Shane O. Brantley, age 36, of Sutton, West Virginia, was named in a one-count indictment charging him with being a felon in possession of a firearm” on April 25, 2012, in Braxton County. If convicted, Brantley faces a maximum exposure of 10 years’ imprisonment and a fine of $250,000.

Ronald M. Starkey, age 27, of Morgantown, West Virginia, was named in a one-count indictment charging him with being a felon in possession of a firearm” on May 24, 2011, in Morgantown. If convicted, Starkey faces a maximum exposure of 10 years’ imprisonment and a fine of $250,000.

These two cases were investigated by the Bureau of Alcohol, Tobacco, Firearms, and Explosives.

Christopher Weaver, age 36, of Morgantown, was named in a three-count indictment charging him with one count of distribution of crack cocaine and two counts of distribution of cocaine hydrochloride. If convicted, Weaver faces up to 20 years’ imprisonment and a $1,000,000 fine on each count. This case was investigated by the West Virginia State Police-Bureau of Criminal Investigations.

Welford Lee Harris, age 27 and Casey Smith, age 20, of Morgantown, were named in an eight-count indictment charging them with conspiracy to possess with intent to distribute and to distribute oxycodone and multiple counts of distribution of oxycodone, and possession with intent to distribute cocaine hydrochloride. If convicted, Harris and Smith face up to 20 years’ imprisonment and a $1,000,000 fine on each count. This case was investigated by the Mon Valley Drug Task Force and the West Virginia State Police. The task force consists of officers from Morgantown Police Department, the Monongalia County Sheriff’s Department, and the Drug Enforcement Administration.

These four cases will be prosecuted by Assistant United States Attorney Zelda E. Wesley.

All of the charges contained in the above-referenced indictments are merely accusations and not evidence of guilt, and each defendant is presumed innocent until and unless proven guilty.”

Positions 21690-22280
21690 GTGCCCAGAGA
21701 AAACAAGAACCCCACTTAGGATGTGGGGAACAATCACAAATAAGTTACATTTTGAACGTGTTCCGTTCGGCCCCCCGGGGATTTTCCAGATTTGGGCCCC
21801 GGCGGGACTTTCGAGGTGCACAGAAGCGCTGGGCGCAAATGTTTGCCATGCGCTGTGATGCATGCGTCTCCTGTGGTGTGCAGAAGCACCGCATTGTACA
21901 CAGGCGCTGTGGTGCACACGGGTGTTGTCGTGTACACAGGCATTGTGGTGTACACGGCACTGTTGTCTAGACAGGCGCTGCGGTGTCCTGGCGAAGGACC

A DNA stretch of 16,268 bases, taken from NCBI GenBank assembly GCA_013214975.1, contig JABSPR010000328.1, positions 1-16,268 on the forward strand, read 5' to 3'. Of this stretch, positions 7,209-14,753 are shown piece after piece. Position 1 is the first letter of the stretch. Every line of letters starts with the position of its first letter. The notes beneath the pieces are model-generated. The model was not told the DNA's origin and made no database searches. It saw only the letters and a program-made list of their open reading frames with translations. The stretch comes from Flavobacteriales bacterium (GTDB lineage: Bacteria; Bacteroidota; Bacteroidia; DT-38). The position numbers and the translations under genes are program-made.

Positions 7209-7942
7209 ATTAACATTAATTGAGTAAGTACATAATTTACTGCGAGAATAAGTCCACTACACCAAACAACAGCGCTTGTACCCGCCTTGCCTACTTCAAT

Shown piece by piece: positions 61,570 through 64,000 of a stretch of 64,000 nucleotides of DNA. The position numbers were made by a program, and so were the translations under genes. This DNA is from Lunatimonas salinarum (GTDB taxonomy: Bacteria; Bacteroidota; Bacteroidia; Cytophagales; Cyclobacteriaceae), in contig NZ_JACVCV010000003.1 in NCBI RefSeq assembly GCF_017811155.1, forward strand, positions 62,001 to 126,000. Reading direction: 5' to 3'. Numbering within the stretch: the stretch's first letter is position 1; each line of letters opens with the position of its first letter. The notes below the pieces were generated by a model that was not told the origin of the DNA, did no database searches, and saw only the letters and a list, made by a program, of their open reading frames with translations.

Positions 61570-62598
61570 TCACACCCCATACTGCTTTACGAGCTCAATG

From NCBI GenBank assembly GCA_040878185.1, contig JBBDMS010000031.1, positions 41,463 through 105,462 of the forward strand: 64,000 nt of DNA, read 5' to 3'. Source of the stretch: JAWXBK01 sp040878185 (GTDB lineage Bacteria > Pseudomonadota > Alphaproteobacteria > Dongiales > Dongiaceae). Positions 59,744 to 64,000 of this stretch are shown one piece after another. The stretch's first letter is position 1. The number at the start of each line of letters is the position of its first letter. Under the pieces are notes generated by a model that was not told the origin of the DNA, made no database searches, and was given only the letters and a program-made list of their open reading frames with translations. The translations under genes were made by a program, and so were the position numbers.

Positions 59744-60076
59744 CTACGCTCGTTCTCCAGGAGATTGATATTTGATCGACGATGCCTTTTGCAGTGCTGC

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Douglas McNabb – McNabb Associates, P.C.’s
Federal Criminal Defense Attorneys Videos:

Federal Crimes – Be Careful

Federal Crimes – Be Proactive

Federal Crimes – Federal Indictment

Federal Crimes – Detention Hearing

Federal Mail Fraud Crimes

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To find additional federal criminal news, please read Federal Criminal Defense Daily.

Douglas McNabb and other members of the U.S. law firm practice and write and/or report extensively on matters involving Federal Criminal Defense, INTERPOL Red Notice Removal, International Extradition Defense, OFAC SDN Sanctions Removal, International Criminal Court Defense, and US Seizure of Non-Resident, Foreign-Owned Assets. Because we have experience dealing with INTERPOL, our firm understands the inter-relationship that INTERPOL’s “Red Notice” brings to this equation.

The author of this blog is Douglas C. McNabb. Please feel free to contact him directly at mcnabb@mcnabbassociates.com or at one of the offices listed above.


Phillip Shaw, Antonio Woods, Ryan Neel, Yahmale Brown, and Quenton Thomas Have All Been Indicted by a Federal Grand Jury Allegeing Federal Criminal Charges Related to Drug Trafficking, Robbery, and Weapons Violations

March 29, 2012

The Federal Bureau of Investigation (FBI) on March 29, 2012 released the following:

“Five Cincinnati Men Indicted on Multiple Drug and Gun Charges